PARIS (Reporters Without Borders/Pacific Media Watch): Reporters Without Borders (RSF) has condemned the Philippine government’s decision to prevent the independent news website Rappler from covering the Malacañang presidential palace.
RSF regards this latest act of harassment of Rappler as a serious violation of media freedom.
This time it was President Rodrigo Duterte himself who took the decision.
After Rappler’s accredited Malacañang correspondent, Pia Ranada, was denied entry on arrival at the presidential palace on February 20, Presidential spokesperson Harry Roque said it was because of a “lack of trust” and because the president was “irritated” with her.
The decision to revoke Rappler’s press accreditation came just a month after its business licence was revoked at the behest of the Philippine Securities and Exchange Commission (SEC).
“It is completely unacceptable for President Duterte to deny accredited journalists access to press conferences and events at the Malacañang palace,” said Daniel Bastard, head of RSF’s Asia-Pacific desk.
“This decision, coming soon after the withdrawal of Rappler’s licence, not only speaks to a desire to control journalists’ work but also confirms that the Philippine authorities want to crush an independent media outlet known for the quality of its investigative reporting.”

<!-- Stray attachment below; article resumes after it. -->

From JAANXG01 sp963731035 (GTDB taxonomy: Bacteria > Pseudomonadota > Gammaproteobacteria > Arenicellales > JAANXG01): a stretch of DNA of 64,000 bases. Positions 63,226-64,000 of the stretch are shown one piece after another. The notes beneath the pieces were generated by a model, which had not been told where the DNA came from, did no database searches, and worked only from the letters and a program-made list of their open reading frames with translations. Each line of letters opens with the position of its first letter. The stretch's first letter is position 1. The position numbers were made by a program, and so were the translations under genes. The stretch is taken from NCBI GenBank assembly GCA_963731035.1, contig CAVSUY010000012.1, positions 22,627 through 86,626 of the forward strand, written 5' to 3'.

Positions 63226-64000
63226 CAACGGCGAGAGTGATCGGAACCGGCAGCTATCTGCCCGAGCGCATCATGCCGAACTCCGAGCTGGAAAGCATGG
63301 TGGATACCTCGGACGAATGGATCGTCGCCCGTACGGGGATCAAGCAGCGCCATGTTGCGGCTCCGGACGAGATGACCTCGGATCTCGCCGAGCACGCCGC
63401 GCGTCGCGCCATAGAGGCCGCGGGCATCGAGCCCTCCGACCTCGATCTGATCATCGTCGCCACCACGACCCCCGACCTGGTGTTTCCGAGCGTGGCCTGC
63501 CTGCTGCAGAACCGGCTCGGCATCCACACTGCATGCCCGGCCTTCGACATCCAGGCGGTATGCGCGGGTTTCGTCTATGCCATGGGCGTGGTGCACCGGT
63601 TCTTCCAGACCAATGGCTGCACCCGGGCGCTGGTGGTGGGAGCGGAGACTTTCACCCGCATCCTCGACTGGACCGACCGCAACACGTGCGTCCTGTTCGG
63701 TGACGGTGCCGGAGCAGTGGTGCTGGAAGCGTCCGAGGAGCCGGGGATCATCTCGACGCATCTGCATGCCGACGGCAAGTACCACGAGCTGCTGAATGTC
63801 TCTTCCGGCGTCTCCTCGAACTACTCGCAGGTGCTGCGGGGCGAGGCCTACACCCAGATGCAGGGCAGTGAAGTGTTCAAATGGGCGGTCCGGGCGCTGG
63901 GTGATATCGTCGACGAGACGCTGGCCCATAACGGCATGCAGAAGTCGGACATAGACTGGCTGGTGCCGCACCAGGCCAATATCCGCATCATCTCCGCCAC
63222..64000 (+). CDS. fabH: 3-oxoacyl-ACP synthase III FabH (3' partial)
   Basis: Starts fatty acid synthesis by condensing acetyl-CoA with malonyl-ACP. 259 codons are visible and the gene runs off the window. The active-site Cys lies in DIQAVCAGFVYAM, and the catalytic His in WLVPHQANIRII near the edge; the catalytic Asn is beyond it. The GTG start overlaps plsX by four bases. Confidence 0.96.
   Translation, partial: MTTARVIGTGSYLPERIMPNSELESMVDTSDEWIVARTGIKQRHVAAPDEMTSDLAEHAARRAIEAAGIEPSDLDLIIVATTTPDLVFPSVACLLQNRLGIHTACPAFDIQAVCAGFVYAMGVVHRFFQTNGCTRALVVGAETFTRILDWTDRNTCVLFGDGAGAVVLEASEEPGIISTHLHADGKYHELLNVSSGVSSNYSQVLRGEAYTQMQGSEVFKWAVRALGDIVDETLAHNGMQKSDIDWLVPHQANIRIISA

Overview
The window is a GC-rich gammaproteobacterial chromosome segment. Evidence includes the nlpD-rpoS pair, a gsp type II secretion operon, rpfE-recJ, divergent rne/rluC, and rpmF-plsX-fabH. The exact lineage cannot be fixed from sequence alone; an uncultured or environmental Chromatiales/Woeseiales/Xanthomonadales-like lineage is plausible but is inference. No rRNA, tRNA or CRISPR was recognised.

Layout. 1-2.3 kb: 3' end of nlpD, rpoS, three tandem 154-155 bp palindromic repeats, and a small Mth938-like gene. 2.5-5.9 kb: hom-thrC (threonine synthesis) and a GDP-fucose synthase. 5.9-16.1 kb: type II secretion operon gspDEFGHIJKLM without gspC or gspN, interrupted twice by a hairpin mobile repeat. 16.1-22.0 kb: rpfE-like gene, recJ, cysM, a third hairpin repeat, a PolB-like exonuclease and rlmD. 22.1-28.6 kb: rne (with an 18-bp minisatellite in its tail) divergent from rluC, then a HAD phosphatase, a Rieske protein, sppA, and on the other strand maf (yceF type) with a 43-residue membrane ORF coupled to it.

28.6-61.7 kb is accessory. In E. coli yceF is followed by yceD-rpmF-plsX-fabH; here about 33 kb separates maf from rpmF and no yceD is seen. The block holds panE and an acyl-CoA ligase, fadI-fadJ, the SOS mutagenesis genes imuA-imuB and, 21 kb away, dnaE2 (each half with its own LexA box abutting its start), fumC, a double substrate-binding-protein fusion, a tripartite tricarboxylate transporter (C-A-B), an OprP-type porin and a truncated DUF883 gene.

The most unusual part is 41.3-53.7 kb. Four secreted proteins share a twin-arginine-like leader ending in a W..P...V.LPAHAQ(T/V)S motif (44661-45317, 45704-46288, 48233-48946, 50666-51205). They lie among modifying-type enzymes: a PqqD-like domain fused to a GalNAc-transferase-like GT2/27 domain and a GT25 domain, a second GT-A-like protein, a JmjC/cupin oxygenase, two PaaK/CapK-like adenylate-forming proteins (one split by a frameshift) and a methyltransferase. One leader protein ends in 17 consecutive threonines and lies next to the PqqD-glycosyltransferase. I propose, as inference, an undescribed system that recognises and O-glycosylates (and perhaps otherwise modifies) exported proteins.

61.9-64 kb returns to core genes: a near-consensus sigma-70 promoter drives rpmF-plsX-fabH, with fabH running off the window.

Presidential executive secretary Salvador Medialdea said that Duterte was “just following the decision of the SEC”, that Rappler’s journalists were being stripped of their accreditation simply because the SEC had withdrawn the website’s licence.
But Rappler has appealed against the SEC’s decision and is therefore able to continue operating until a decision has been issued on its appeal. RSF has meanwhile formally asked international bodies to oppose any attempt to close this independent news website as a flagrant violation of press freedom.
This latest act of harassment came one day after a presidential aide appeared before a Senate committee that is investigating a report by Rappler, based on a leak, that he interfered in the procurement process for two navy warships.
The claim has been described as “fake news” by Duterte.
This is the first time since the fall of President Ferdinand Marcos’s dictatorship that a president has barred a reporter from the presidential palace. It is being seen as yet another sign of the decline in press freedom in the Philippines under Duterte.
The Philippines is ranked 127th out of 180 countries in RSF's 2017 World Press Freedom Index.
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